Civil War, a building block for the future

Redshirt freshman Marcus McMaryion reads the Oregon defense in the first quarter of the 2015 Civil War.

Brenden Slaughter, Sports Reporter

The final score was Oregon 52 and Oregon State 42 Saturday at Autzen Stadium in Eugene. But often times final scores don’t tell the story of a game. In this instance, the final score told everything about how a Oregon State program is on the rise.

The Beavers were underdogs, massive underdogs in fact. They were supposed to lose the Civil War by 35 points. Not exactly a whole lot of reasons to be confident heading into the game if you were an Oregon State coach, player or fan.

Head coach Gary Andersen said in the week leading up to this game that he believed that to rebuild a program properly, you need to have “that game” that springboards you to success.

Well, the Beavers just had that game. 

The focus this offseason has to be on rebuilding a defense that couldn’t win Pac-12 games over the last few years under the previous coaching regime. Both Andersen and defensive coordinator Kalani Sitake have to go out and sell recruits on immediate playing time to build the defense with young, strong athletes so OSU doesn’t have as many defensive collapses as 2015.

The Beavers have a number of things to fix in the offseason, including depth and talent on the defensive side of the ball, which was evidently lacking on Saturday as Oregon racked up over 700 yards of offense. 

Positively, the offense, which seemed absent for most of the 2015 season, finished drives and finally found its footing en route to scoring 42 points and racking up 427 yards. 

They held their own against the Ducks who had won five games in a row with marquee wins over both then-No. 5 Stanford and then-No. 24 USC. Oregon was improving on defense, and their offense was rolling along since senior quarterback Vernon Adams Jr. returned from injury.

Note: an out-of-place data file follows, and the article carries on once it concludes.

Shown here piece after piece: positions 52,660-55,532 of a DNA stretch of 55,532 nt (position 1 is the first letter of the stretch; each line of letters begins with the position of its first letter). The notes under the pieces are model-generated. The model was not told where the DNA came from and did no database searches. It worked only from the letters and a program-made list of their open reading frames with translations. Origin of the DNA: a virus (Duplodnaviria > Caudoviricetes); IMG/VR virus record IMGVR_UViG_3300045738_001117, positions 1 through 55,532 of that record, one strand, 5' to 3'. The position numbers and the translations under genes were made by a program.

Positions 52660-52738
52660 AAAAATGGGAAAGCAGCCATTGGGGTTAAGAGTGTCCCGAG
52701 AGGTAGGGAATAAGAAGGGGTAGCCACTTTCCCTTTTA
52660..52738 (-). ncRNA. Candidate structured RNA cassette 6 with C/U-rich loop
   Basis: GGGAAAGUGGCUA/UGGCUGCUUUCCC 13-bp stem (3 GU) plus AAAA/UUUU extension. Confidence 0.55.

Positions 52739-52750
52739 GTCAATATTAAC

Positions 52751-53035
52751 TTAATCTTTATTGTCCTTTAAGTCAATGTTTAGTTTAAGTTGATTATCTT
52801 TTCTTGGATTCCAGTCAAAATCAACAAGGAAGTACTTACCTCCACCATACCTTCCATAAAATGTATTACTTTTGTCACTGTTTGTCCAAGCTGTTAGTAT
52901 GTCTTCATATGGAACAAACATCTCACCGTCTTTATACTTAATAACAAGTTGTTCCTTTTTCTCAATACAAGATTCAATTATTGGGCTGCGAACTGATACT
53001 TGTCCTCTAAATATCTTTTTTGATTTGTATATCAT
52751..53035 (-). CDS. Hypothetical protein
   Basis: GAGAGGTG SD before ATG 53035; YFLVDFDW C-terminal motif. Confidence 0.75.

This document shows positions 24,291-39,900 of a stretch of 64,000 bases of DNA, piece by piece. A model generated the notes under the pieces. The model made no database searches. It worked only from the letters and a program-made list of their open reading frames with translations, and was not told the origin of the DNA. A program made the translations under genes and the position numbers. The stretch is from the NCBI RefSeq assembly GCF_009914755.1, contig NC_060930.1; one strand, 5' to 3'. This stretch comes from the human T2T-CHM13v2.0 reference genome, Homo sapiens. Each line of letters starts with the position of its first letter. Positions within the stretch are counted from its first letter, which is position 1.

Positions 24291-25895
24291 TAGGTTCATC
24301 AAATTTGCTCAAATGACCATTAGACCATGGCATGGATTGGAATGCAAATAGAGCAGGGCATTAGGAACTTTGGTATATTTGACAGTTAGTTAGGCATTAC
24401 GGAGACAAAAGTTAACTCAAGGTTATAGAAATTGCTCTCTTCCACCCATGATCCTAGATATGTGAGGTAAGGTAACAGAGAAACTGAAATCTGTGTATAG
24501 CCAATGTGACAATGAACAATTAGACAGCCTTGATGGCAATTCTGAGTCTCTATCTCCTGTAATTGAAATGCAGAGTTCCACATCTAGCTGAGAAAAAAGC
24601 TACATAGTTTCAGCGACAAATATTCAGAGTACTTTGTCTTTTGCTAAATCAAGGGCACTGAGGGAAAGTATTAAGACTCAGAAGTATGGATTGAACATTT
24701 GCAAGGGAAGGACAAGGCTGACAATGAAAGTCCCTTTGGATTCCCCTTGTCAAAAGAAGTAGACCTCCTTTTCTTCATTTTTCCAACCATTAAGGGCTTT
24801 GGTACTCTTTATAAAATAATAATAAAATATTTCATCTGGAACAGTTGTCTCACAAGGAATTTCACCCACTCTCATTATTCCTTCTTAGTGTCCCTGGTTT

The Beavers fought, scraped and clawed their way back into the football game after being down 31-7 at the half. They came all the way back and brought the game to within three points in the closing minutes.

Ultimately though, the Beavers lost to Oregon on the last drive of the game as Adams and junior receiver Bralon Addison proved too much to handle for the young OSU defense.

However, a football team is judged on their number of wins and losses. And for this season the Beavers went 2-10 and a woeful 0-9 in conference, their first winless season in conference play since 1997. 

But make no mistake, this is the type of game that gives OSU life going into the offseason. Unlike the previous week against Washington, where the Beavers hung their heads and gave up, they fought back and made the Civil War a game.

They made a strong statement against the Ducks on Saturday, they proved that even after the pitiful season that they had prior to that point, they weren’t going to lay down and roll over.

But most importantly for the Beavers, they found two players who are going to be building blocks for their program.

Both true freshman Seth Collins and redshirt freshman Ryan Nall played well beyond their years and made a UO defense look just plain awful.

Collins was particularly impressive, as he returned from injury to lead the Beavers with three touchdowns; all on quarterback runs.

“Seth is going to be a vital part to this offense as we move forward,” Andersen said. “You just have a real hard time not putting a kid with that much athletic ability in different spots on the field and using him consistently in different ways.”

Nall, who was making just his second career start, was impressive from start to finish, accounting for over 200 all-purpose yards and cutting through the Duck defense like it was swiss cheese. 

Bottom line, Collins has to be in the rotation next season because he is a threat to score every time he touches the ball. 

From my perspective, Nall is looking more and more like former Stanford and current Jacksonville Jaguars running back Toby Gerhart. Both Gerhart and Nall were recruited to play fullback and moved to running back. I see a lot of similarities, including a powerful running style and very decisive speed. 

Quite frankly, with the majority of the players on offense and defense returning and only graduating three starters on offense and only four on defense, the future is bright for this young OSU squad, and it all started with finding their groove against their hated rival.

On Twitter @b_slaught

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